11. A filtration unit as recited in claim 10, wherein the pump is an air driven diaphragm pump.
12. A filtration unit as recited in claim 11, further comprising a portable platform on which the pump and filter assembly are mounted, said portable platform being transportable between on-site locations.
13. A filtration unit as recited in claim 12, further comprising an air compressor for supplying motive force for the diaphragm pump, said air compressor being mounted on the portable platform.
14. A filtration unit as recited in claim 10, comprising a plurality of filter assemblies and a common piping system for communicating filtered fluid to the pump.
15. A method of filtering a wide size range of impurities from a fluid comprising suctioning an unfiltered fluid through a basket having a porous surface of a first average pore size and a filter liner of a second average pore size less than said first average pore size, said unfiltered fluid being suctioned through a nozzle that is offset and inclined with respect to the vertical axis of the basket for increasing the swirling intensity of the fluid inside the basket, said filter liner being disposed inside said basket for filtering the fluid before the fluid exits the basket so that a pump will draw a substantially clean fluid.
16. A method as recited in claim 15, wherein the nozzle is inclined at a 20 angle with respect to the vertical axis of the basket.
17. A method as recited in claim 15, wherein the suctioning of the fluid through the filter liner and basket creates a vacuum.
Description
BACKGROUND OF THE INVENTION

1. Field of the Invention

This invention relates to a filter assembly for removing impurities from a fluid and, more particularly, to a filter assembly for removing a wide size range of impurities from a sawmill dip tank solution.

2. Description of Related Art

In the lumber processing industry, it is typical to treat natural lumber with a wood treatment chemical such as a biocide or a fungicide. These wood treatment chemicals are contained in what is known as a "dip" tank. In addition to treatment chemicals, the dip tank also typically includes water. It is common for debris to accumulate in the bottom of the dip tanks. This debris typically varies in size from two inches to several microns and consists of wood chips, sawdust, plastic banding straps, rocks, dirt and any number of other materials common to a sawmill operation.

Presently, there are two ways to deal with the debris that accumulates in the bottom of sawmill dip tanks. The first method is to allow the debris to accumulate in the dip tank over an extended perod of time, such as one year. Subsequently, the tank is drained and the debris is removed by manual labor. This method, however, is becoming environmentally expensive and undesirable. The debris which has been allowed to accumulate in the dip tank will eventually absorb and adsorb a large amount of the treatment chemical and be classified as a hazardous waste. Disposal of this hazardous waste creates environmental problems.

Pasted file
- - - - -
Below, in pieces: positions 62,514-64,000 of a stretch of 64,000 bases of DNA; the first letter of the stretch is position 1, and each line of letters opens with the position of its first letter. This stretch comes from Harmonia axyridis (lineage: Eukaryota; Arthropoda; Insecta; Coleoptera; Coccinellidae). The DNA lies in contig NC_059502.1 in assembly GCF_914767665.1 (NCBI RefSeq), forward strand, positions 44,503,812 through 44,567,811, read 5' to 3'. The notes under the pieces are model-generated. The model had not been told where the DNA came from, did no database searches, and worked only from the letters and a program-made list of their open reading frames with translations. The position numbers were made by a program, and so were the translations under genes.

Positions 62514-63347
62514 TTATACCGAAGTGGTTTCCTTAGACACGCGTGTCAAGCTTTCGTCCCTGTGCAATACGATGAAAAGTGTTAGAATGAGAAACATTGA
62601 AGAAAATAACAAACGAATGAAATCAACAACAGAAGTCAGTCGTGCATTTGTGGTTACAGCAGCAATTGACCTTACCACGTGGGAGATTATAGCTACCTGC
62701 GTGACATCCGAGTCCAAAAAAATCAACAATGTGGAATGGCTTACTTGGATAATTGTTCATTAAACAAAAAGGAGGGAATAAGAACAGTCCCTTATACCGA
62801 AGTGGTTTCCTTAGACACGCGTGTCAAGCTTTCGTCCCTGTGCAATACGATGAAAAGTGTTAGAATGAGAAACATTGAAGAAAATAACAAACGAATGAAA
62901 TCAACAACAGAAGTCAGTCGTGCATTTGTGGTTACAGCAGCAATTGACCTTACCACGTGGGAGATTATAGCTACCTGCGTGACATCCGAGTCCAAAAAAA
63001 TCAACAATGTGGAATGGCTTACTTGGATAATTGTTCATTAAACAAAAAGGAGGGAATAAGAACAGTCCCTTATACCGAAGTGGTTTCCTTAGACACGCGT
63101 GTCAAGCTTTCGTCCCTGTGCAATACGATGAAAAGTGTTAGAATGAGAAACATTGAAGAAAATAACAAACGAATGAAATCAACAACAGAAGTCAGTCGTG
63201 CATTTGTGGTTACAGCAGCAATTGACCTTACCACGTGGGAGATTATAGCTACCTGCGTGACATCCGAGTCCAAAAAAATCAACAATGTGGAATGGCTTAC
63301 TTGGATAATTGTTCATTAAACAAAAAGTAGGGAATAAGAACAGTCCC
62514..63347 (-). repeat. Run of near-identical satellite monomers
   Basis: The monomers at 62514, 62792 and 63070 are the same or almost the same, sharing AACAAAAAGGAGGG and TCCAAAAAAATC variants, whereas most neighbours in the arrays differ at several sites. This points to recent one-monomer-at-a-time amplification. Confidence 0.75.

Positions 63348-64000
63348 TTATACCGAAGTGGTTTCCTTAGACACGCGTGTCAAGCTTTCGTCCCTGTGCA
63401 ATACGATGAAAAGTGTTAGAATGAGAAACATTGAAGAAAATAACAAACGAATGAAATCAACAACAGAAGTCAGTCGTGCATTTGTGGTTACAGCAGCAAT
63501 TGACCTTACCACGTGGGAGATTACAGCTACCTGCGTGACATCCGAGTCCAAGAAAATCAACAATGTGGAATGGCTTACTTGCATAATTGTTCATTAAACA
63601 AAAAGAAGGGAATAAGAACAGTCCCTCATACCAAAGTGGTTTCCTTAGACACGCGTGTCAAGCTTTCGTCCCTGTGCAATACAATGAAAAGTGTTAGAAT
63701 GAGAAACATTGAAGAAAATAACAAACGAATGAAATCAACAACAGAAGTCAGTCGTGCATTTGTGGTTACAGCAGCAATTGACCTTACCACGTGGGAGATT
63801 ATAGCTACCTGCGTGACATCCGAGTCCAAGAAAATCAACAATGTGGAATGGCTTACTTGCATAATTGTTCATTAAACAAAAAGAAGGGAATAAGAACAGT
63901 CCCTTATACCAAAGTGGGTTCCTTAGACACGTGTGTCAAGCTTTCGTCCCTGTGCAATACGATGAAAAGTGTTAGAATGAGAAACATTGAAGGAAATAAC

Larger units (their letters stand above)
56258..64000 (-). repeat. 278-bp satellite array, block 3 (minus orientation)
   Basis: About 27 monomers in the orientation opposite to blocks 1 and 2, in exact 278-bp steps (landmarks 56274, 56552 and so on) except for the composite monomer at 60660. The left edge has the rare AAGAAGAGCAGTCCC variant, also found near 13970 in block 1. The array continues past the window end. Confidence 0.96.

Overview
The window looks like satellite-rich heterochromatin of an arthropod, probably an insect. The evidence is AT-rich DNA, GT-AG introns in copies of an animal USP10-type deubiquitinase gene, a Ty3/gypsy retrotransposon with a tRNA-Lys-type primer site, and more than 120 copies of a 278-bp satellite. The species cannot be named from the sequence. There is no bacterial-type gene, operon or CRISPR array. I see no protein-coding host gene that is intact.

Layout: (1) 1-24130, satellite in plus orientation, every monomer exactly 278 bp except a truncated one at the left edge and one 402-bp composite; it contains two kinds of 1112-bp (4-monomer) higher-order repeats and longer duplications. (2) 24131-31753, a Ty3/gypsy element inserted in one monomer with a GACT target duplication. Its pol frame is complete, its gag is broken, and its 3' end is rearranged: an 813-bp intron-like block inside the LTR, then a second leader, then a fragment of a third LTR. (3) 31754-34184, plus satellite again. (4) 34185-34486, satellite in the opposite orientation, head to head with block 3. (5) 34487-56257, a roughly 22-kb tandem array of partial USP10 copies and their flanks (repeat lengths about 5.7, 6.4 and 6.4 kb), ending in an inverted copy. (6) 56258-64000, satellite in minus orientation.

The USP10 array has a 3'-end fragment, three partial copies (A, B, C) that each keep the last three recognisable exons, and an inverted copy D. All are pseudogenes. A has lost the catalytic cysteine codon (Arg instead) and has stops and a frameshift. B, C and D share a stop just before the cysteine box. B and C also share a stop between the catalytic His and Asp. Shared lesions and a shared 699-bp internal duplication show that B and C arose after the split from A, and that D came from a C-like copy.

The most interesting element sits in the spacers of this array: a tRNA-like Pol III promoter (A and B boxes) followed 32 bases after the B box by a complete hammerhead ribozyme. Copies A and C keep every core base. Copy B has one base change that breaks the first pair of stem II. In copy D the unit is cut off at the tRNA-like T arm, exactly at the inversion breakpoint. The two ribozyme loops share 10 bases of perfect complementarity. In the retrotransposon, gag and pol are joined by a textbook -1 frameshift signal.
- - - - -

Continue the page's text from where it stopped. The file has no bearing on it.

A second method of dealing with debris that accumulates in sawmill dip tanks is to filter the solution contained in the dip tank. The continuous or frequent filtering of the dip tank solution prevents the debris from absorbing and adsorbing a large amount of treatment chemical and being classified as a hazardous waste. Additionally, the debris removed by regular filtering can be used to form wood composites, such as particle board, or even used in pulp wood digesters. Indeed, filtered debris containing a small amount of treatment chemical (i.e., 1000-30,000 ppm) is a useful component in particle board because it controls the growth of bacteria and fungus.

However, prior art systems of filtering the dip tank solution have problems that severely limit their efficiency. Such systems are known to include a sump pump and a canister type filter that is similar to an automotive oil filter. Unfortunately, sump pumps can only handle finely suspended debris and debris of a larger size, such as 1/4 inch, will not pass through the pump. Additionally, the canister type filter does not provide the desired filtering of impurities from the dip tank solution and will repeatedly clog to either prevent effective filtering or to stall the pump.

It is known that a plurality of consecutively arranged filter elements can be used to filter a fluid. For instance, a three stage filtering system consisting of three nested drums lined with blotting paper is disclosed in U.S. Pat. No. 2,865,510. Additionally, U.S. Pat. No. 3,349,919 discloses a system referred to as "series filtering" wherein a plurality of filter elements of different pore size are connected in series and are arranged to receive the fluid to be filtered in an order of decreasing pore size. Such systems, however, do not provide the desired filtering of the solution contained in sawmill dip tanks.